Looking back into childhood, I don’t remember ever being interested in St. George. A dragon, on the other hand, a flying serpent that breathed gusts of fire? How could a young boy resist? However, as Nature took its course and I grew into adolescence, fascination with dragons changed into fascination with maidens. But I never had the slightest interest in the saint that was supposed to have saved them from . . . what? A fate worse than Death?
We have been told that dragons no longer exist, but you can see the one climbing the wall in this watercolor on Sorní St. in Valencia, Spain. His twin brother climbs the wall on the other side of the building on Jorge Juan St. I have no idea how many hundreds of people pass by the dragon brothers every day without paying them any attention, but I made my first drawings of them three autumns ago. However, it wasn’t until last week that that I finally figured out how to incorporate one of them into a painting. (The truth is, I didn’t “figure out” anything: It was an accident.) I happened to be redrawing a sketch I had made of one of them and its interesting proximity to the photo of the model, when George unexpectedly showed up. Thankfully, he was not on horseback and armed with a lance. He merely stood still and consulted his phone, giving me time to sketch him and take a photo.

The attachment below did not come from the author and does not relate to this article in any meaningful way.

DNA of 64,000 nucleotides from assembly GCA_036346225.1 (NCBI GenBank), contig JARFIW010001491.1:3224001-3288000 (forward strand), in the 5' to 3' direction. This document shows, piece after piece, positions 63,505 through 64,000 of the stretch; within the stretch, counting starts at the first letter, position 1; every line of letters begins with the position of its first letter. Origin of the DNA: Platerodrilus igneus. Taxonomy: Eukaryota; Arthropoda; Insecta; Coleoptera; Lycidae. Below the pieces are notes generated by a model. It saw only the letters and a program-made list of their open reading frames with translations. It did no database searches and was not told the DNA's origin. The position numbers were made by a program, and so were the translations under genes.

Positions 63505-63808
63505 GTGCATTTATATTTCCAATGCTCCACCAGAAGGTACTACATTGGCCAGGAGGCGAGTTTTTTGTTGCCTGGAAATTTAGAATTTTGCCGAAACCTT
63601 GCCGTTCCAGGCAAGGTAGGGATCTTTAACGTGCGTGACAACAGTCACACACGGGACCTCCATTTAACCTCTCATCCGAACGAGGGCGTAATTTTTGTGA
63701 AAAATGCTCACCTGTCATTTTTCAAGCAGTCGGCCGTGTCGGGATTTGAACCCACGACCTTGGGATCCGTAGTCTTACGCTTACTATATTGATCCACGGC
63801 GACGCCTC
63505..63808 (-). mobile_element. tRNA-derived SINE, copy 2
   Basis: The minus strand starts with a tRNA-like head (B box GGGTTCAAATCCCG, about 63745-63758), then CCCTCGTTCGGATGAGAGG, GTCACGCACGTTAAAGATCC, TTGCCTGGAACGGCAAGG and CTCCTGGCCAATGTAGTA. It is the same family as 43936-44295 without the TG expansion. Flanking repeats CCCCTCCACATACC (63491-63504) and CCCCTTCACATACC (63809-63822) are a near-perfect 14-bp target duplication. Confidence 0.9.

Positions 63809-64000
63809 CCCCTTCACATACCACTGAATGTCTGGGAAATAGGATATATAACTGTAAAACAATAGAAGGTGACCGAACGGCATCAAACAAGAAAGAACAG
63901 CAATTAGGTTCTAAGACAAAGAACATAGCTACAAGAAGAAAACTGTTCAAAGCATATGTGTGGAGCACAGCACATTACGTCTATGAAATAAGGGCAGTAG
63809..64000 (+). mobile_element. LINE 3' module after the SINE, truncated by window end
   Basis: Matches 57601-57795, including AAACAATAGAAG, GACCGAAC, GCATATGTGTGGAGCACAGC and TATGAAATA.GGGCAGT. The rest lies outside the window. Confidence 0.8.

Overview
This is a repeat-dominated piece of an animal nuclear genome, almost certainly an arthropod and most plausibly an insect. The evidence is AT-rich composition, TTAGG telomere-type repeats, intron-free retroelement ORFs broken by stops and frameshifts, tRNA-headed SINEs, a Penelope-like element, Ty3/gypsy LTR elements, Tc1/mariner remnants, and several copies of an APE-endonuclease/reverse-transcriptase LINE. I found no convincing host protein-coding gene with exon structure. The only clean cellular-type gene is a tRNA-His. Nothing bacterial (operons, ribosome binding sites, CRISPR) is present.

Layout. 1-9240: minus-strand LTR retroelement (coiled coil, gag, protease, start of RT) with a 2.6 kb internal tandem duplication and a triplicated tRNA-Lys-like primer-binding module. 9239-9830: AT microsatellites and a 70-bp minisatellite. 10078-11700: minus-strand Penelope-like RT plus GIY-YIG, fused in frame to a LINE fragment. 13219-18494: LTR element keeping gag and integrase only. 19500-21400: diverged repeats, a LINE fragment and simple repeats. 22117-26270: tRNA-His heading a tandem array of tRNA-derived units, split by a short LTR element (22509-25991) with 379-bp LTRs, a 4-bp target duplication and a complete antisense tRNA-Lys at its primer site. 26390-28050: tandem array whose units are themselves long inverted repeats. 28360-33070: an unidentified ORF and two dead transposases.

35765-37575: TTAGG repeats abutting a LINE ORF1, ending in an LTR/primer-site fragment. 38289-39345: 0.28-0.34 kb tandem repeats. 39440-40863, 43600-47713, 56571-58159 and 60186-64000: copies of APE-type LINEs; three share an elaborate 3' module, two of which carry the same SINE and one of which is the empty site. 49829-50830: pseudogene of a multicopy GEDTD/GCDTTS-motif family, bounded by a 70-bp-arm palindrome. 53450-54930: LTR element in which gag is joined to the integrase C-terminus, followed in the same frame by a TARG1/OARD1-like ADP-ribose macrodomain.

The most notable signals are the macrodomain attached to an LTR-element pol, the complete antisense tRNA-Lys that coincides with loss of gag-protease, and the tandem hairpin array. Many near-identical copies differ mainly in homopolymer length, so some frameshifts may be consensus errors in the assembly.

Long, long ago, the most interesting of women figured out how to save themselves without the help of knights or saints, even though the one in this case seems too bored to even open her eyes. And Nature still takes its course, in spite of guys who, well beyond the far side of adolescence, find themselves still fascinated by mysteries: dragons, existing or not, and women, maidens or not.